Day 2 we met at the dock in Aventura where a very new, very well setup dive boat (Latitude 305 Charters - 305-469-0708) was waiting to take us out to the open ocean portion of our program. The forecast had called for 0-1' waves with swells from the NE and wind from the SW up to 10kts. If all those pieces had actually fallen into place, by all rights, it should have been a picture perfect flat calm day for us to do our safety, rescue and diving drills... but alas t'was not to be. The forecast was, well... we'll call it inaccurate. We headed out into about 300' and stopped while the buoys and dive rig was setup in the water. Once setup, we entered the water one by one and headed over to the dive rig.
The process here was very meticulous. First things first. Make sure everyone is weighted correctly. So we each do pull downs to 5 and then 10 meters to verify our buoyancy at those depths to make sure we're not overweighted. Once all our weights have been verified, it's whole lot of warm up dives to get us to 15 meters. This let's everyone warm up at a nice even pace to make sure no one has equalization issues (or at least make the best attempt at avoiding them) as well as allowing the instructor to critique each drop hopefully getting us to improve or perfect our next drop. The other thing I got from this process was that dives shouldn't be rushed. Way too many times do we dive over and over again without the proper rest and breathe up in between (usually in pursuit of a fish). But it really is important and I feel it helped me as I was very calm by the time we reached 15 meters. So calm in fact that the instructor wanted to make sure I wasn't having any equalization issues because I was taking a long time to make the round trip to the plate at the bottom of the rig. You see, I suffer from something that apparently isn't very common in freedivers, reverse block, which we had discussed in the class on day 1.
For those that don't know (and quickly described), reverse block is when you are unable to release the pressure you have built up in your Eustachian tubes and inner ear from equalizing during descent, when you're ascending (that's right, when you're going up). For scuba divers it's not usually too bad because they can hang out as long as they have air to try and clear the pressure, but freedivers have to come up regardless of the issue. So because of this problem, I usually ascend at a much slower rate than most divers, trying to make sure I have ample time and opportunity to clear the built up pressure in my inner ear from equalization. I've gone deaf three times in one ear and suffered temporary partial facial paralysis from this condition and have about 50% permanent hearing loss in that one ear, so I tend to take it seriously (and so should you).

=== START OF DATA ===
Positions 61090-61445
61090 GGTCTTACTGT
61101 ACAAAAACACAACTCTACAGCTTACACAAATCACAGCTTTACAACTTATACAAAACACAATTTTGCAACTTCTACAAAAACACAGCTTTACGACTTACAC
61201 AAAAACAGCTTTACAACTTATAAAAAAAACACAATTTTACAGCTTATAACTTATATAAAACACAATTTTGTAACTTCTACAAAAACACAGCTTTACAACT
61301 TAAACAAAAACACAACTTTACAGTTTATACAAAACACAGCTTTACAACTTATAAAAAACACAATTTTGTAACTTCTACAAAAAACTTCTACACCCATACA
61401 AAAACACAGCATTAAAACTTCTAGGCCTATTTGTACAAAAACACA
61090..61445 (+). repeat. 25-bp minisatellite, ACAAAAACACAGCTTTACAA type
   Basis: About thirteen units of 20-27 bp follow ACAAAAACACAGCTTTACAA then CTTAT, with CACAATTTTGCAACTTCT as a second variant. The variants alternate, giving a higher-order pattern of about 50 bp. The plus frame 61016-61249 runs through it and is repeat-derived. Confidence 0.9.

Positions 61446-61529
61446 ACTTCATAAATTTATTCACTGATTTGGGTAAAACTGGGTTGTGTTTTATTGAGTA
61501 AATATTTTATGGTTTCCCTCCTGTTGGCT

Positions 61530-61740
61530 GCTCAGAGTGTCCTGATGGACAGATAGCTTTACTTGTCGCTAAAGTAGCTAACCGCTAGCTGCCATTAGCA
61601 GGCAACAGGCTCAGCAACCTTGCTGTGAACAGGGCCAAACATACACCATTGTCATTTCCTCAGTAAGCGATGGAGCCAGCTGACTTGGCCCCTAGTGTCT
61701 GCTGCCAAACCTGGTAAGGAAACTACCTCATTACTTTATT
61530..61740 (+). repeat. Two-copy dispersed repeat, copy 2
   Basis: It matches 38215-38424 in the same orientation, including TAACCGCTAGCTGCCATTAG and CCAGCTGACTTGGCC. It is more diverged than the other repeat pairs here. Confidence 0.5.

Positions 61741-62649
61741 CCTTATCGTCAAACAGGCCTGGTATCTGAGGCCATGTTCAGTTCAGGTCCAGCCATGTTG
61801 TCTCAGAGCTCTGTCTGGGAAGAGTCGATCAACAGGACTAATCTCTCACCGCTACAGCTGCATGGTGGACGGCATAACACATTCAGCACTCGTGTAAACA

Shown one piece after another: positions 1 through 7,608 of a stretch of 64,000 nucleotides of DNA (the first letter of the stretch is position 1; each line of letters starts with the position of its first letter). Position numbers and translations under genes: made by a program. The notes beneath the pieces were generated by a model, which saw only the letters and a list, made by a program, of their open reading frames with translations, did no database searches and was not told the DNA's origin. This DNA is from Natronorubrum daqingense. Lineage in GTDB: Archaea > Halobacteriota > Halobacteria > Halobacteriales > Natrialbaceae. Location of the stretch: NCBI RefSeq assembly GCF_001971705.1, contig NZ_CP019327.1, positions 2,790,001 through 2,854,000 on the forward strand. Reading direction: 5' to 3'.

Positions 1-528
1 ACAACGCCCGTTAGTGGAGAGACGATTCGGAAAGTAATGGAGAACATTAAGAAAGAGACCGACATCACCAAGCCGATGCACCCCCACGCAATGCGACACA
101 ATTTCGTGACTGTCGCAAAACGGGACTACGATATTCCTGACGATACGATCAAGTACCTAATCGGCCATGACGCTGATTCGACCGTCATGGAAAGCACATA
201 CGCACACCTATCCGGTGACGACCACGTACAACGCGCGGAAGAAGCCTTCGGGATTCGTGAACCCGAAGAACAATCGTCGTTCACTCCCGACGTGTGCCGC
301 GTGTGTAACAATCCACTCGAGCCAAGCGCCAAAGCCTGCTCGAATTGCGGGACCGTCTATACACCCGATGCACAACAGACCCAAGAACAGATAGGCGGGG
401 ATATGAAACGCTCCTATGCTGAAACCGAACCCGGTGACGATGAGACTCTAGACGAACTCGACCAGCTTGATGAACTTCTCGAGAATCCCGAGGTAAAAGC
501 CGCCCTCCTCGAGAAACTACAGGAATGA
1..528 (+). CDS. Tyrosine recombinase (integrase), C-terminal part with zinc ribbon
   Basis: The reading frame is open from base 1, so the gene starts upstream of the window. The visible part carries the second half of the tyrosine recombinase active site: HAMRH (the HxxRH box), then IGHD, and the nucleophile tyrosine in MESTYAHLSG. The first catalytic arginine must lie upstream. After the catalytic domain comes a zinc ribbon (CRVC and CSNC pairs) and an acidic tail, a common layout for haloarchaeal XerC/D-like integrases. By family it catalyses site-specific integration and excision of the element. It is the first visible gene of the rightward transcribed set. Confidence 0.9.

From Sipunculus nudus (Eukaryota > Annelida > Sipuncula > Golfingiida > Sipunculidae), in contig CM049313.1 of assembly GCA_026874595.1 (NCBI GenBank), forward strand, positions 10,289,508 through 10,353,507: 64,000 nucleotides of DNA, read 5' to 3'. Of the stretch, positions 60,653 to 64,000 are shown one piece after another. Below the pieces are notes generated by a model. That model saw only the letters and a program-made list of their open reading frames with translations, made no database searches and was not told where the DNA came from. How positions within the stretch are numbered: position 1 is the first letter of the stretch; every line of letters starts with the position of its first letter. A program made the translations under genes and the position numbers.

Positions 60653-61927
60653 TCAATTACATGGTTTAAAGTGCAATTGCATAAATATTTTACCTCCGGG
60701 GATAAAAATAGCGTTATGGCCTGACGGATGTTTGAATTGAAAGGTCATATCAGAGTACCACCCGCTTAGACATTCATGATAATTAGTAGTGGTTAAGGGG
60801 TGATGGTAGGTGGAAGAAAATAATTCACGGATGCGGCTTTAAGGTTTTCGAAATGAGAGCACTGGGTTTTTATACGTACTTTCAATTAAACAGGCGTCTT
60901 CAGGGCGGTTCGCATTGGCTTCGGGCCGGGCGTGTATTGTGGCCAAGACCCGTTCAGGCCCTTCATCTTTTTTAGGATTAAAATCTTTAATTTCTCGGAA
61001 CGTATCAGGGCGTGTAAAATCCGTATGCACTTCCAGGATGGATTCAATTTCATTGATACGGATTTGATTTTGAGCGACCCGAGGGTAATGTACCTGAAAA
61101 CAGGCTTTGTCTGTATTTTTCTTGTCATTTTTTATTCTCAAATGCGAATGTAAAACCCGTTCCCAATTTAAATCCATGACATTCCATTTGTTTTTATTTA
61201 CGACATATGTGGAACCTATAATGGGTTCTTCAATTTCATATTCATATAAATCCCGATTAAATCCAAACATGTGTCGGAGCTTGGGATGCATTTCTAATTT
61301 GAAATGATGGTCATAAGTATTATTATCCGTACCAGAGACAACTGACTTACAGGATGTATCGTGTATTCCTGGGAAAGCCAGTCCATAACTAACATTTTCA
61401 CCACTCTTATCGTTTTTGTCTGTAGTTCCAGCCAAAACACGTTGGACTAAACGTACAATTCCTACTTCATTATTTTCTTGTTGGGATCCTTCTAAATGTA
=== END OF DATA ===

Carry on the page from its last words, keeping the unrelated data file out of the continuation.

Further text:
So after numerous dives to 15 meters with meticulous instruction given after each one, we finally drop the plate to 20 meters after taking a break back on the boat to re-hydrate and have a snack to recharge our batteries, not to mention warm up a little because the water was 72F (which for Floridians is COLD) and after a few hours even the 3mm open cell suits most of us were wearing was letting us get a little chill. The water wasn't as clear as we would have liked so the plate disappeared from view when it was dropped the last 5 meters to it's 20 meter target depth. No big deal, just breathe up, spit out your snorkel, bend at your waist, perform a flawless one legged entry, keep your chin tucked while keeping one arm extended over your head and the other hand on your nose to equalize (early and often) not forgetting to keep that elbow tucked in to stay as hydrodynamic as possible, make your fin strokes long and smooth, keep your eyes on the line and making sure to start slowing down when you see the candy stripes on the line letting you know you're within 2 meters of the plate, touch the plate, turn around place your arms over your head, keep your fin kicks long and smooth, drop your arms at 10 meters to help you with your ascent, start exhaling before the surface and remember to do your proper recovery breaths and give your safety diver the "ok" symbol... (Whew!). Piece of cake.
After our numerous dives, we perform mock rescues on the instructor to demonstrate our grasp of the rescue and revival techniques we were taught in class. I'm very glad to say that the instructor survived :D. At the end of the day, there's a great feeling of accomplishment and enlightenment when you realize what you've accomplished while using only the air in your lungs. This class (like the FII version) is something every freediver needs to take, even if they're not looking to go deeper. The safety, rescue and revival techniques you learn in these classes are invaluable and could easily save the life of someone you know or love if you're diving with them. As I mentioned, this was my second time taking a comparable class and I still learned a number of things (that I hope to remember this time) and I would gladly do it again. The class is run professionally and makes you feel like you can do everything they teach and as a result, most people do.